Cases reported "Neurosyphilis"

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1/7. Psychosis or simply a new manifestation of neurosyphilis?

    The widespread use of antibiotics in recent years has caused a significant reduction in the incidence of neurosyphilis and changes in its clinical features. We present a case that initially presented as persistent headache and untreatable psychosis. neurosyphilis was diagnosed during the clinical evaluation. blood serum analyses for syphilis were positive for rapid plasma reagin titres, the Venereal disease research laboratories test and fluorescent treponemal antibody absorption. A lumbar puncture was performed and cerebrospinal fluid analysis resulted in the diagnosis of neurosyphilis. The patient completed a 2-week course of treatment with aqueous crystalline penicillin g and his symptoms subsequently improved. We suggest that neurosyphilis should always be included in the differential diagnosis of untreatable psychosis.
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2/7. Symptomatic relapse of neurologic syphilis after benzathine penicillin g therapy for primary or secondary syphilis in hiv-infected patients.

    We describe 3 symptomatic cases of neurologic syphilis that occurred after the administration of the usual therapy for primary or secondary syphilis in human immunodeficiency virus (hiv)-infected patients. We discuss the difficulty of diagnosing neurosyphilis, the need for lumbar puncture, and risk factors of relapse. Because hiv infection may alter the natural history and response of neurologic syphilis to treatment, scrupulous follow-up and repeated cycles of therapy are warranted.
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3/7. The asymptomatic patient with a positive VDRL test.

    Although VDRL and RPR tests are excellent screens for syphilis, false-positive reactions do occur. A positive VDRL or RPR test must be confirmed with an FTA-ABS test. patients with positive serologic tests should have a thorough physical examination to determine the stage of syphilis. A patient with a low-titer VDRL or RPR may have active disease and may require lumbar puncture to rule out neurosyphilis.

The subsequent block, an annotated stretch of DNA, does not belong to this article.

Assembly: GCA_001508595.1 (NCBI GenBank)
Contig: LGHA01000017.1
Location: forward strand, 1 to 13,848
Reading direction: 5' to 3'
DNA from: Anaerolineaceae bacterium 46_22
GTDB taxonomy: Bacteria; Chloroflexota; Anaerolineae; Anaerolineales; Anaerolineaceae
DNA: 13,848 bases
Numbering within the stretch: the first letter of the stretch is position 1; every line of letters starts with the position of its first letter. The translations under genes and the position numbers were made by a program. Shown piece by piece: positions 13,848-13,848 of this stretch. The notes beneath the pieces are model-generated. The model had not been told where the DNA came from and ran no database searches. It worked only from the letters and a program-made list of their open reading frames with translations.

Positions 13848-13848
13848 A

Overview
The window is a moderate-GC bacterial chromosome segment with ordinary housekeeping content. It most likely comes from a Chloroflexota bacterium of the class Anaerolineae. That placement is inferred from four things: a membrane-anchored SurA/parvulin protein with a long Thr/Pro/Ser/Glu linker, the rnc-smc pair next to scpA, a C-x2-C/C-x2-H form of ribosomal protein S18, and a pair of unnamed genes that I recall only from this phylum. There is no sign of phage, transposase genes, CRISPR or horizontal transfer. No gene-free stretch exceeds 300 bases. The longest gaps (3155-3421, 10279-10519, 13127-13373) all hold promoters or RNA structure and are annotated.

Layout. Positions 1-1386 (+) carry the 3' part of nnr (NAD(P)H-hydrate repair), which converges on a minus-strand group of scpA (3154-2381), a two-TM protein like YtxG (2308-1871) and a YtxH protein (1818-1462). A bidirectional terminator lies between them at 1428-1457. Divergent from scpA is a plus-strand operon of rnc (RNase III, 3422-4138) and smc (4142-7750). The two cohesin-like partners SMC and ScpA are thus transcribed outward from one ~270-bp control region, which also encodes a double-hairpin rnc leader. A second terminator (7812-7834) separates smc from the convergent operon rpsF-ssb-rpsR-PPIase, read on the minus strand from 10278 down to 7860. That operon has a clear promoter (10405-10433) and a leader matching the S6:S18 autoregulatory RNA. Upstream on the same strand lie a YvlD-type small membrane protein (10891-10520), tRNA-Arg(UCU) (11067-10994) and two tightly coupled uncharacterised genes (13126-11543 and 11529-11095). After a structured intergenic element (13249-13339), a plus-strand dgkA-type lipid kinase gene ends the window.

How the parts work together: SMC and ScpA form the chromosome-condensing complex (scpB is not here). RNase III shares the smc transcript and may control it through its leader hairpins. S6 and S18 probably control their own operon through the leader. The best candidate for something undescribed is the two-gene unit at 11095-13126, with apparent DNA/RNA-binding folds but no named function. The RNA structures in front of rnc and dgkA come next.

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4/7. Alteration in the natural history of neurosyphilis by concurrent infection with the human immunodeficiency virus.

    Within the past 18 months, we have seen four cases of neurosyphilis at our institution (two of meningovascular syphilis, one of acute syphilitic meningitis, and one of asymptomatic neurosyphilis) in young homosexual men with serologic evidence of exposure to human immunodeficiency virus (hiv). Two of the four patients had neurosyphilis despite previous adequate therapy for early syphilis with benzathine penicillin. Meningovascular syphilis developed in one patient within four months after a primary infection, in a manner consistent with an accelerated course of syphilitic infection. These findings suggest the possibility that hiv infection may alter the natural course of syphilis because of the profound defects in cell-mediated immunity it causes. The possible potentiating effects of hiv on treponema pallidum infection suggest the need for lumbar puncture in the evaluation of hiv-seropositive patients with syphilis, as well as modifications of the currently recommended treatment regimens for primary, secondary, and latent syphilis and neurosyphilis in this patient population. neurosyphilis should probably be added to the growing list of infectious complications of the acquired immunodeficiency syndrome (AIDS) and may be the first such complication to appear.